Interpol proposes world face-recognition database

Interpol proposes world face-recognition database

Interpol chiefs will propose the use of automated facial-recognition technology at borders to flag up internationally wanted suspects, according to reports.

The UK already has airport gates equipped with such technology, intended to remove the need for a human border guard to check that a passenger’s face matches the one recorded in his or her passport. According to the Guardian, Interpol database chief Mark Branchflower believes that his organisation should set up a database of facial-recognition records to operate alongside its existing photo, fingerprint and DNA files.

Interpol member nations would have the option of uploading face records of wanted suspects in the same way they already do other biometrics data, and would be able to check an individual’s headshot against the Interpol files as with the other metrics.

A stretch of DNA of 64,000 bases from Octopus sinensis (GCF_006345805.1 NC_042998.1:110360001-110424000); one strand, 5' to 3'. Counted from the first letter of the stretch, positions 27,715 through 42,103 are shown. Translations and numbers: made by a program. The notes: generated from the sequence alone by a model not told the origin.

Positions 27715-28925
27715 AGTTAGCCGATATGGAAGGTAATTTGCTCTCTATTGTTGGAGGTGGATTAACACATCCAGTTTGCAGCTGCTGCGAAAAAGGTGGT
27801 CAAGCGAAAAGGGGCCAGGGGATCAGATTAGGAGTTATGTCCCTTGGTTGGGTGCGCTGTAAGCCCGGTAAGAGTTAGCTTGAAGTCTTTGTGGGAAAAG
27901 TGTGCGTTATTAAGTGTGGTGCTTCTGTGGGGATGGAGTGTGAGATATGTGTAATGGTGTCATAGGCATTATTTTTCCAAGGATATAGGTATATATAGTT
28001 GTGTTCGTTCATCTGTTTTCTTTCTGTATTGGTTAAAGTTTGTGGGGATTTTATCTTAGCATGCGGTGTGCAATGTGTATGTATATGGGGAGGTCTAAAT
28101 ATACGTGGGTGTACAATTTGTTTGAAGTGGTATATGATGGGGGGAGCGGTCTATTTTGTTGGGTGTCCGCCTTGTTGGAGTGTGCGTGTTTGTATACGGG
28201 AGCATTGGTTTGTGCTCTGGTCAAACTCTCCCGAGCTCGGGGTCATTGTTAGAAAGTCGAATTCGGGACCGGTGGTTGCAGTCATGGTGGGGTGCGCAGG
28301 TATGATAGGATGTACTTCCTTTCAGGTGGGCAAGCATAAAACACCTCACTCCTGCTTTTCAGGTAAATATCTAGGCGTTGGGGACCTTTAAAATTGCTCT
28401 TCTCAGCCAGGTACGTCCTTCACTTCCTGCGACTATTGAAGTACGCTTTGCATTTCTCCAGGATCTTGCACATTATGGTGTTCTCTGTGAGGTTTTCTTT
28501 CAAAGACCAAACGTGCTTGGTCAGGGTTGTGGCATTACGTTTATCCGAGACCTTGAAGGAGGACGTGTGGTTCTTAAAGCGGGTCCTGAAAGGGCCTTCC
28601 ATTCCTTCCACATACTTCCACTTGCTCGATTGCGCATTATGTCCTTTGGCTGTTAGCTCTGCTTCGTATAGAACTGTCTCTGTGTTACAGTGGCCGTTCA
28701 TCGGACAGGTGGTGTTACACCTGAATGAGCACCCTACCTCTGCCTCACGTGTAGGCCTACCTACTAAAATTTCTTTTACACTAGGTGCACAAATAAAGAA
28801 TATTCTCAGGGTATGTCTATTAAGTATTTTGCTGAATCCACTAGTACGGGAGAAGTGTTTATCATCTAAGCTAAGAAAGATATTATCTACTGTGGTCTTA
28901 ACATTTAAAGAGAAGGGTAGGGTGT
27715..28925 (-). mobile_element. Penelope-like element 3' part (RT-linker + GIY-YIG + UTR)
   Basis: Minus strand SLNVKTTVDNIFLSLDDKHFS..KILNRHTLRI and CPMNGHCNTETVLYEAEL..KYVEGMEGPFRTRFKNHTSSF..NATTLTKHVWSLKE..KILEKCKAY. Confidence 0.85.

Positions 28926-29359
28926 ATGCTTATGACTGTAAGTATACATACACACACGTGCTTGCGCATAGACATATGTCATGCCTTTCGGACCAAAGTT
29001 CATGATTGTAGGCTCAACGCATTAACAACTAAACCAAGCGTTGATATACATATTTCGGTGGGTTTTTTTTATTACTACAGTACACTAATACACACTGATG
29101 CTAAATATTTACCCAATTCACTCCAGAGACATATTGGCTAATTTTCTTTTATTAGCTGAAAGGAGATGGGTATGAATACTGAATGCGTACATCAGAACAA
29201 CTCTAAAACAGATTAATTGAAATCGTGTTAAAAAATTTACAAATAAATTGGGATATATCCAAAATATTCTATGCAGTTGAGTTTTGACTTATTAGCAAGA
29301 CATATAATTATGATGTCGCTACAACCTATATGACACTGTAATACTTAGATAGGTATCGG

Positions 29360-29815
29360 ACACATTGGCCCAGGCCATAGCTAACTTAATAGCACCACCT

The attraction of facial-recognition records, as opposed to conventional mugshots, is that automated searching is possible. A specially-equipped airport gate – or even, in some circumstances, a security camera – would be able to sound an alert every time a person on the Interpol watch list went past. Such detections are often made by border guards and ordinary policemen, recognising suspects from routine circulars and lists, but facial-recognition is seen as potentially more reliable.

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